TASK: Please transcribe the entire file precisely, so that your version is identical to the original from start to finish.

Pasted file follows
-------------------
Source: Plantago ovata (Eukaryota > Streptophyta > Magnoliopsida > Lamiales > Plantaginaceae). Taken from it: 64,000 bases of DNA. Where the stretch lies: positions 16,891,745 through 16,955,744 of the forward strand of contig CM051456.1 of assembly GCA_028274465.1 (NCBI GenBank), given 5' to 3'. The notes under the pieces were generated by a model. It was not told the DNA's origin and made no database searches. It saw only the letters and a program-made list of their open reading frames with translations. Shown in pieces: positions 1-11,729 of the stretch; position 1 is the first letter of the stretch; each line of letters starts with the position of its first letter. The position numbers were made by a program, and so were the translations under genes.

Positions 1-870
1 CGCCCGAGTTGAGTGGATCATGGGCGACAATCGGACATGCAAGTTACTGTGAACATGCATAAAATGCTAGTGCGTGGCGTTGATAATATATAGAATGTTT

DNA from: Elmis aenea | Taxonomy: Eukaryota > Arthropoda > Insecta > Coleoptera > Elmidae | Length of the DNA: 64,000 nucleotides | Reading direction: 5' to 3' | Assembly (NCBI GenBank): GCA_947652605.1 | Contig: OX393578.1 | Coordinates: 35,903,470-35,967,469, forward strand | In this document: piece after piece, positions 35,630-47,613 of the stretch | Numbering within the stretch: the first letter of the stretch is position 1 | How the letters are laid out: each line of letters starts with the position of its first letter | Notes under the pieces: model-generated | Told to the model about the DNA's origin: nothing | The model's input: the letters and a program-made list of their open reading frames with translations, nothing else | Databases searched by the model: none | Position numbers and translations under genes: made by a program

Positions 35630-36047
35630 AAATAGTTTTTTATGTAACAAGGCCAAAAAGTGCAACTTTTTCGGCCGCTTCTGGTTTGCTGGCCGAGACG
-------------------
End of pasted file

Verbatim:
Source: Plantago ovata (Eukaryota > Streptophyta > Magnoliopsida > Lamiales > Plantaginaceae). Taken from it: 64,000 bases of DNA. Where the stretch lies: positions 16,891,745 through 16,955,744 of the forward strand of contig CM051456.1 of assembly GCA_028274465.1 (NCBI GenBank), given 5' to 3'. The notes under the pieces were generated by a model. It was not told the DNA's origin and made no database searches. It saw only the letters and a program-made list of their open reading frames with translations. Shown in pieces: positions 1-11,729 of the stretch; position 1 is the first letter of the stretch; each line of letters starts with the position of its first letter. The position numbers were made by a program, and so were the translations under genes.

Positions 1-870
1 CGCCCGAGTTGAGTGGATCATGGGCGACAATCGGACATGCAAGTTACTGTGAACATGCATAAAATGCTAGTGCGTGGCGTTGATAATATATAGAATGTTT

DNA from: Elmis aenea | Taxonomy: Eukaryota > Arthropoda > Insecta > Coleoptera > Elmidae | Length of the DNA: 64,000 nucleotides | Reading direction: 5' to 3' | Assembly (NCBI GenBank): GCA_947652605.1 | Contig: OX393578.1 | Coordinates: 35,903,470-35,967,469, forward strand | In this document: piece after piece, positions 35,630-47,613 of the stretch | Numbering within the stretch: the first letter of the stretch is position 1 | How the letters are laid out: each line of letters starts with the position of its first letter | Notes under the pieces: model-generated | Told to the model about the DNA's origin: nothing | The model's input: the letters and a program-made list of their open reading frames with translations, nothing else | Databases searched by the model: none | Position numbers and translations under genes: made by a program

Positions 35630-36047
35630 AAATAGTTTTTTATGTAACAAGGCCAAAAAGTGCAACTTTTTCGGCCGCTTCTGGTTTGCTGGCCGAGACG